Non-fungible tokens (NFTs) are a hot topic, gaining attention from pop culture to the business press. Most of this notoriety has been associated with the buying and selling of digital collectibles, but the underlying blockchain technology and this specific application of it have implications for tangible assets and for insuring both digital and physical properties.

For this reason, the Institutes RiskStream Collaborative – the risk-management and insurance industry’s first enterprise-level blockchain consortium – recently launched a free educational series about NFTs.

What are NFTs?

“Non-fungible” means an object is unique and can’t be replaced with something else. A dollar is fungible – you can trade it for another dollar bill or four quarters or specific numbers of other coins, and you still have exactly one dollar.  An individual bitcoin is fungible. A one-of-a-kind trading card isn’t fungible – if you trade it for a different card, you would have a different thing, and you would lose possession of your original card.

NFTs are unique digital markers that can be associated with an asset to identify it as one-of-a-kind.

Want to understand more? Watch the first episode.

Insurance potential

In the second episode, the RiskStream Collaborative brings in Jakub Krcmar, CEO of Veracity Protocol, to discuss the concepts of computer vision, digital twins, and NFTs of physical products. The ability to create a unique digital twin of exact replicas – like identical baseball cards or identical automobile gears – to create an NFT may have major insurance implications. One example was the potential for NFTs to be associated with high-value physical objects to demonstrate authenticity of ownership and reduce or eliminate fraud opportunities.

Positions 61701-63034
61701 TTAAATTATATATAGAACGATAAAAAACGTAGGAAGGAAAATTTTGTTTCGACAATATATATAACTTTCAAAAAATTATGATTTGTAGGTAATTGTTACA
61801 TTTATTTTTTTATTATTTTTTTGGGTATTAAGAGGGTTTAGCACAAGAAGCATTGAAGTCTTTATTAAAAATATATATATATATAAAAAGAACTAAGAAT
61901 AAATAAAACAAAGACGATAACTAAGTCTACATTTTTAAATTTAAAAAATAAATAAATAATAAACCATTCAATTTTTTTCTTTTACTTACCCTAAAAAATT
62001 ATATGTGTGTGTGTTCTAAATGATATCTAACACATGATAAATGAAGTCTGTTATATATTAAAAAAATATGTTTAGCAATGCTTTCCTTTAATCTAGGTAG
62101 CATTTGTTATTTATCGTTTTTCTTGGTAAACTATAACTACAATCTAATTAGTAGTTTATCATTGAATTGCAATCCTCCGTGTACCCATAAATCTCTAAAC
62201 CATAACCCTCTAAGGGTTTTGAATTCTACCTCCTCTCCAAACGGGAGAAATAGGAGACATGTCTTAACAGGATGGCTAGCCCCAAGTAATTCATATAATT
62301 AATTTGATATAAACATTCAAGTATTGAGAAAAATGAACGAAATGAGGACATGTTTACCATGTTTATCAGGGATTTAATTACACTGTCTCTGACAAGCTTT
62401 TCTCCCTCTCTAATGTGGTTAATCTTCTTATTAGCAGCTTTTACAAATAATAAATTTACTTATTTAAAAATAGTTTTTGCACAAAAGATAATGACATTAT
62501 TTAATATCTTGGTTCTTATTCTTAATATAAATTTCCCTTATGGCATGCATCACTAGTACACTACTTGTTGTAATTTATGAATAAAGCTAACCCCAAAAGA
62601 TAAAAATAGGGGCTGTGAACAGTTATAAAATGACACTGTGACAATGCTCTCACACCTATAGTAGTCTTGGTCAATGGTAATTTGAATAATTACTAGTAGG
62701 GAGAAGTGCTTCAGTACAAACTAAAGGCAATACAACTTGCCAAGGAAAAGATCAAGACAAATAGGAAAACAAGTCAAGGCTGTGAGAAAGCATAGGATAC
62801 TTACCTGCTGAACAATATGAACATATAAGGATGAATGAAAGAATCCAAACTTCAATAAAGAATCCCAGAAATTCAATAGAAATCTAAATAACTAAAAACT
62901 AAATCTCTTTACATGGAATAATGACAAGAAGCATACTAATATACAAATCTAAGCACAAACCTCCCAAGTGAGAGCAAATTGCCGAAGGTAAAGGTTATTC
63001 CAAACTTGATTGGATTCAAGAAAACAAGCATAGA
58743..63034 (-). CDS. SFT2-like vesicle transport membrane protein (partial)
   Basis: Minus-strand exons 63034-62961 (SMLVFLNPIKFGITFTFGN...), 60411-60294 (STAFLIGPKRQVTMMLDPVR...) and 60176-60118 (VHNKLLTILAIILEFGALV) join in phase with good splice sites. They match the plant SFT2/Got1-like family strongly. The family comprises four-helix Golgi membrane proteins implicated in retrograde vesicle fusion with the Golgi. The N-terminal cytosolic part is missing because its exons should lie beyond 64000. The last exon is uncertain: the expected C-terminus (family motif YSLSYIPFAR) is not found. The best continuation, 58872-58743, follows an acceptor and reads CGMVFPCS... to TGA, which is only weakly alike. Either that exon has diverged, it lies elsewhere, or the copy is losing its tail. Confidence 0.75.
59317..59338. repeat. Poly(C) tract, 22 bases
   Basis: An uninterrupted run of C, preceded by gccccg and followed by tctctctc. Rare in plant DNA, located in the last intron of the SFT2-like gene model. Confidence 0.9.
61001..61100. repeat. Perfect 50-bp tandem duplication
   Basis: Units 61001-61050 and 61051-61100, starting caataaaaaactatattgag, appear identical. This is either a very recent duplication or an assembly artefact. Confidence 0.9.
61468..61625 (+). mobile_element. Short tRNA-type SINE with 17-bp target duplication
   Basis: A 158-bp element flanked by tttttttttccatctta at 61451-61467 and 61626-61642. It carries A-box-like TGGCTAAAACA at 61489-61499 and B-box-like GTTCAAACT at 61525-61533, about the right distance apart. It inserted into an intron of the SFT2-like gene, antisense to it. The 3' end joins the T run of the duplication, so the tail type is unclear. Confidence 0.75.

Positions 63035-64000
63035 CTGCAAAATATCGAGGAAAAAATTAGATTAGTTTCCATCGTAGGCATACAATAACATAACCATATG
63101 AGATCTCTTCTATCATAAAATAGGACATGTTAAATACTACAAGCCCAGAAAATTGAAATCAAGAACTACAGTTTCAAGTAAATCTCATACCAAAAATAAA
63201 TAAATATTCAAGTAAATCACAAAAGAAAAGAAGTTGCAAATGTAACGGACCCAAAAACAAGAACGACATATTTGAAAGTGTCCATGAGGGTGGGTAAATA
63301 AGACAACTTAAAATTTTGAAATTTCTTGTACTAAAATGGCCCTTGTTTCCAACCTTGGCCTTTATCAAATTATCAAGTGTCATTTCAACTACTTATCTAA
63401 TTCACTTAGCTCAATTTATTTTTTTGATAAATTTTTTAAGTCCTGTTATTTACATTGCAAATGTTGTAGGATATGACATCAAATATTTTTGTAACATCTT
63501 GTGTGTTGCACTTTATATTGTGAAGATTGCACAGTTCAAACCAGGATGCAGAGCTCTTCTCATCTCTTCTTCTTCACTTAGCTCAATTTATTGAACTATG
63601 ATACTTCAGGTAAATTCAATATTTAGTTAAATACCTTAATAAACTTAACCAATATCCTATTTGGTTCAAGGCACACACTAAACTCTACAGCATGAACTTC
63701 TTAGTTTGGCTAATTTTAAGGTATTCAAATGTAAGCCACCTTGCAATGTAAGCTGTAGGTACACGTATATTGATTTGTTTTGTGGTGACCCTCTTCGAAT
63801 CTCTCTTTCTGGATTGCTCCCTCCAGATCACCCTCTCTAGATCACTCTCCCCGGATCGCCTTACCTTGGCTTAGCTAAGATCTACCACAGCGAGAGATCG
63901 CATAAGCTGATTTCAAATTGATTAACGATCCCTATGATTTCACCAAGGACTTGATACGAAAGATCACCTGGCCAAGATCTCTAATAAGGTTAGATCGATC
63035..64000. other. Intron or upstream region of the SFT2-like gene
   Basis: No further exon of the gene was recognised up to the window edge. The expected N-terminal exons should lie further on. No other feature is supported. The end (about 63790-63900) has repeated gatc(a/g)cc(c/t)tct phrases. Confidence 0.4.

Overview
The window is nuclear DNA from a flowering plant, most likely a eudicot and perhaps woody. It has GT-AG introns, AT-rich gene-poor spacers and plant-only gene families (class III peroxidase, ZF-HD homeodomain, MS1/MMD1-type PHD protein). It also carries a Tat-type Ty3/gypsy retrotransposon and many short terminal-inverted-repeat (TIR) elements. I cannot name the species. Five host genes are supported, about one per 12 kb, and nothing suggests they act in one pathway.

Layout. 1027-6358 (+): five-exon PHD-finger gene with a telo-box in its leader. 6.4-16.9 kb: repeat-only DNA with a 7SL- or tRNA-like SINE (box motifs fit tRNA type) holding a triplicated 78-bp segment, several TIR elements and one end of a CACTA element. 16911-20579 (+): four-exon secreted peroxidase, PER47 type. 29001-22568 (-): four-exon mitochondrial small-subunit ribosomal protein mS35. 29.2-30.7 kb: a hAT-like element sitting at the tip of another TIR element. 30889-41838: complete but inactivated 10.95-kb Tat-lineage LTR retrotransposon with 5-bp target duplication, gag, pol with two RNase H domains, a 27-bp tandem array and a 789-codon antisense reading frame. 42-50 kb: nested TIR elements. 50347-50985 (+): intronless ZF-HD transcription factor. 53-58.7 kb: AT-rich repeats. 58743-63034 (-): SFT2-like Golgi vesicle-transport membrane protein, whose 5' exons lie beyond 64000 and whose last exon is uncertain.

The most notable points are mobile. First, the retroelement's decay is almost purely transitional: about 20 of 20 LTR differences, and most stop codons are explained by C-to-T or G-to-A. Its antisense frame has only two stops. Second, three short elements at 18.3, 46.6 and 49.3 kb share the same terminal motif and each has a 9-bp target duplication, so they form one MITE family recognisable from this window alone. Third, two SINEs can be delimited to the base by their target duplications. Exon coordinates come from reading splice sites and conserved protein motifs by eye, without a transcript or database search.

Episode three features Natalia Karayaneva, CEO of Propy, who explains the potential for NFTs in real estate transactions. She highlights some of the benefits of the NFT approach, underscoring the efficiencies brought to primarily paper-intensive processes. The potential for insurance also is discussed.

In episode four, Kaleido CEO Steve Cerveny wraps up the series by describing the tokens themselves. He highlights the ability to create NFTs to represent any asset. These tokens are programmable “things” on a blockchain, which can help with business processes. Blockchains are basically ledgers or databases. Like any ledger, they record transactions; unlike traditional ledgers, however, blockchains are distributed across networked computer systems. Anyone with an internet connection and access to the blockchain can view and transact on the chain.

This open, consensus-based nature of blockchain – with everyone on the chain checking the validity of every transaction according to an established set of rules – enables conflicts to be resolved automatically and transparently to all participants. This dispenses with the need for a central authority to enforce trust and allows participants to build in automation through smart contracts.

The Riskstream Collaborative is the largest blockchain consortium in insurance, with over 30 carriers, brokers, and reinsurers as members who lead governance and activity. An “associate member ecosystem” is beginning to be established, and RiskStream is inspecting use cases in personal lines, commercial lines, reinsurance, and life and annuities.